JR: First, thank you for that compliment to Charles! Where characters come from is very odd. For me, they show up in so many ways. They’re visions, wishes, fears, memories, psychological projections, exorcisms, nakedly practical solutions to some need or problem in the book being written, descendents of characters in other books read and loved…
At the most superficial level, Charles is a lovely vision of a handsome man! Not being myself a man, I borrowed his “maleness” from men I’ve known—friends, my husband, students, fellow dancers, Jesuits—and also from a rag bag of things I happen to love about men. And no, I’m not elaborating on those!
I made him intelligent because I like intelligent people—and also so that he would hold my interest through several books. And, of course, he had to be intelligent to be a Jesuit—that’s one of the many things I’ve enjoyed and respected in Jesuits I’ve known. I gave Charles a strong sense of humor because I’m always suspicious if humor is absent, especially humor about self and religion—where humor is absent, humility probably is, too.
He struggles repeatedly with obedience, but without rejecting it, and that’s perhaps the most “countercultural” thing about the novels. Obedience is a very negative word in twenty-first century American culture. But Charles is a thinking and independent man who has chosen to be a Jesuit, chosen to be formed by a spirituality that demands very serious obedience. So he wrestles, sometimes refuses to obey, and grows, and I think that helps make him attractive to contemporary readers. Because I have as much trouble with obedience as most of us do, I had to find a personal way into writing Charles’s struggle with obedience. I used my own lifelong struggle to obey my vocation as an artist to do that.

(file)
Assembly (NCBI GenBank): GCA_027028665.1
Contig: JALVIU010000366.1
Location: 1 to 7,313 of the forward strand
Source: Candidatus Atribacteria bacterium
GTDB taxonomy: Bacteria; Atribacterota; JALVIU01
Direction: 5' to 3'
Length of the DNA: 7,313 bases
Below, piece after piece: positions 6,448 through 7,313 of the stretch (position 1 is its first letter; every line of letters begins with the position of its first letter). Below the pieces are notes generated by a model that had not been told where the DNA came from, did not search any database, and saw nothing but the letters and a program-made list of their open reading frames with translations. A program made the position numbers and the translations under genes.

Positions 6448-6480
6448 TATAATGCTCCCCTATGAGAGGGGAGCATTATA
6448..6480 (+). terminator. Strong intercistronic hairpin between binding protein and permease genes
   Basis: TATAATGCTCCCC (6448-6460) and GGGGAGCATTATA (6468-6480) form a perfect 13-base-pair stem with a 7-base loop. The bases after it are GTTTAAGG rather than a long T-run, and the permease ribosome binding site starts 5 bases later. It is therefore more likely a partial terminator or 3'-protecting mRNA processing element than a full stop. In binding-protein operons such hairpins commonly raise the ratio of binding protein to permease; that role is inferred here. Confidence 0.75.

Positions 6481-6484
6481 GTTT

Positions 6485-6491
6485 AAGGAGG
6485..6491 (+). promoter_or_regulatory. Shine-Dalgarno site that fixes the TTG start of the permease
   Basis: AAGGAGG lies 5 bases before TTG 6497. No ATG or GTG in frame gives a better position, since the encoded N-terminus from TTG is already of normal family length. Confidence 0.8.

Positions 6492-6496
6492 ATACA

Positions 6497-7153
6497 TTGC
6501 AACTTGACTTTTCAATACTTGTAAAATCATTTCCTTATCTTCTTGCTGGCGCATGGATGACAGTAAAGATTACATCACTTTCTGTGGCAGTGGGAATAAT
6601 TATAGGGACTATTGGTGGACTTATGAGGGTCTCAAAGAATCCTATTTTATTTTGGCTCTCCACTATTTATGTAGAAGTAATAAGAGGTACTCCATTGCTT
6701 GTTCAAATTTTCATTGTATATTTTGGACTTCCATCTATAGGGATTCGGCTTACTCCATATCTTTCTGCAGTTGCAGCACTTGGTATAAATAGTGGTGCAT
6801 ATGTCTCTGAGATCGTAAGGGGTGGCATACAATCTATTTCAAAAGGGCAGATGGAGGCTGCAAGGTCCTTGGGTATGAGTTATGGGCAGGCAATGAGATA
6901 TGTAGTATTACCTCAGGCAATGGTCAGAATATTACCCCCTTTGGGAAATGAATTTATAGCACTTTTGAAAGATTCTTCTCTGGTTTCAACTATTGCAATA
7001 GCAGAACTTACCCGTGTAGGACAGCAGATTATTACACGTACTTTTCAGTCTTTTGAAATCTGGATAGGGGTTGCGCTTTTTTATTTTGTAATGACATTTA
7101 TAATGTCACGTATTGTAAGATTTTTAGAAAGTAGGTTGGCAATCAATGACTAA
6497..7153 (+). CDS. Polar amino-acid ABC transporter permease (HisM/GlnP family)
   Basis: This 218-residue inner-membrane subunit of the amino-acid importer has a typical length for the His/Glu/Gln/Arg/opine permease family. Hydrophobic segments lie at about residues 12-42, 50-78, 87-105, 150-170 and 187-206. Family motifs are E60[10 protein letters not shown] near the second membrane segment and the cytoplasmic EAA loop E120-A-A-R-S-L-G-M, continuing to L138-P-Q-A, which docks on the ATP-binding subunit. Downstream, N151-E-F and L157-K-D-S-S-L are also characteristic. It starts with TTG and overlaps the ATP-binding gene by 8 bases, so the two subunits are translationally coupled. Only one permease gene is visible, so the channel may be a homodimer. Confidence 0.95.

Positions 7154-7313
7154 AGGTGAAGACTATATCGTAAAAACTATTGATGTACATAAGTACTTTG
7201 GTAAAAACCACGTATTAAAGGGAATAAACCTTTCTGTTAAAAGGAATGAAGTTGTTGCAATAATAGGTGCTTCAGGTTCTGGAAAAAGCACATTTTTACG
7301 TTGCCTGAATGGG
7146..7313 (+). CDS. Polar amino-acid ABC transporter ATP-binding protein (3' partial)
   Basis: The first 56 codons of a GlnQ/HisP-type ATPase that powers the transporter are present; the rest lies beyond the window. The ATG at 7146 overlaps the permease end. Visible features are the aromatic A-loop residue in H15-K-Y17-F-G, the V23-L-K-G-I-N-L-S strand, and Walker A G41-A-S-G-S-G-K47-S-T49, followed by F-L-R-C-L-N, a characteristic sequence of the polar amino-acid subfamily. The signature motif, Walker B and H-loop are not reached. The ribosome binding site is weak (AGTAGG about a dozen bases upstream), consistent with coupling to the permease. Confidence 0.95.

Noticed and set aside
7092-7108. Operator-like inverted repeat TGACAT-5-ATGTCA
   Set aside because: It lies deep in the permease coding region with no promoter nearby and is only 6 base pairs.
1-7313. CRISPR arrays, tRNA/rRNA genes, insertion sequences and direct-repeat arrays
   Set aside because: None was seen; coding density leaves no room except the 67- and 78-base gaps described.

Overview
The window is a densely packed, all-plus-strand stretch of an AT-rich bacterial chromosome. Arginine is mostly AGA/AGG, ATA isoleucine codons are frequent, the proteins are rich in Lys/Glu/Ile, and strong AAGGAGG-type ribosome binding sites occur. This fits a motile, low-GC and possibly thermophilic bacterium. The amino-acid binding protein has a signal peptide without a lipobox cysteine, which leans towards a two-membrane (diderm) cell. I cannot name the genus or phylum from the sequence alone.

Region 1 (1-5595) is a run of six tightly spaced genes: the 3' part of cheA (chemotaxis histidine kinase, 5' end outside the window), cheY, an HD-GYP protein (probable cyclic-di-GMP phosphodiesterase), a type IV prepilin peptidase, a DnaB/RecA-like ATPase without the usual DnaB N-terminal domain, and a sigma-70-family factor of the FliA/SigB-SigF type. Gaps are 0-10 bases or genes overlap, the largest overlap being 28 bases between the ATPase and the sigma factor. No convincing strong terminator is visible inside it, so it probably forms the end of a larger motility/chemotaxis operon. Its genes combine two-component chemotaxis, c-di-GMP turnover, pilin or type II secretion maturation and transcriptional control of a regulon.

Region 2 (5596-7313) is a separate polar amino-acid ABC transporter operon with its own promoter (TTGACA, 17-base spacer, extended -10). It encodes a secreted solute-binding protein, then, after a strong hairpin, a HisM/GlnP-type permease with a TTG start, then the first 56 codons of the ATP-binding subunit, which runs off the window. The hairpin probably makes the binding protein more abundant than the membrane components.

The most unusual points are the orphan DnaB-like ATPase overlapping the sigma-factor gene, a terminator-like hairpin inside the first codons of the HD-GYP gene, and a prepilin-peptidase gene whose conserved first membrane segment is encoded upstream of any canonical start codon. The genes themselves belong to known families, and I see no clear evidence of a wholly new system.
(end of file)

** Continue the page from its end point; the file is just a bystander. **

There are many other things about who Charles is, but I’ll finish with just one. Madame du Luc, his always offstage mother, is demanding, generous, and funny, and has certainly shaped who her son is. She simply showed up while I was writing the first book, and I’m not sure where she came from. But I think she may be an ancestor of Peter Wimsey’s mother in Dorothy Sayers’ novels.
SAT: What’s next for Charles? I hope there is a fifth novel in the works!
JR: Sadly, The Whispering of Bones was the last Charles book. I had hoped to write one more, but the publisher felt that Charles wasn’t bringing them enough profit. The books will continue to be available, and I hope readers will go on discovering Charles and his world.
I’m about to send off the ms. of a contemporary mystery, set in an imagined town in south central Florida, whose heroine is a female police officer. And I’m working on two other books: a contemporary literary novel, and a 12th century historical novel, which begins in the pilgrimage town of Conques, ends in Paris, and draws together French and English characters—both real and imagined.
SAT: I’m sorry to say good-bye to Charles, but look forward to reading your next books. Thank you so much for visiting here on the blog!
Visit Judith’s website at http://www.judithrock.com for a complete list of the Charles du Luc novels, plus fascinating details about Jesuit ballet and other fun facts about life in 17th-century Paris.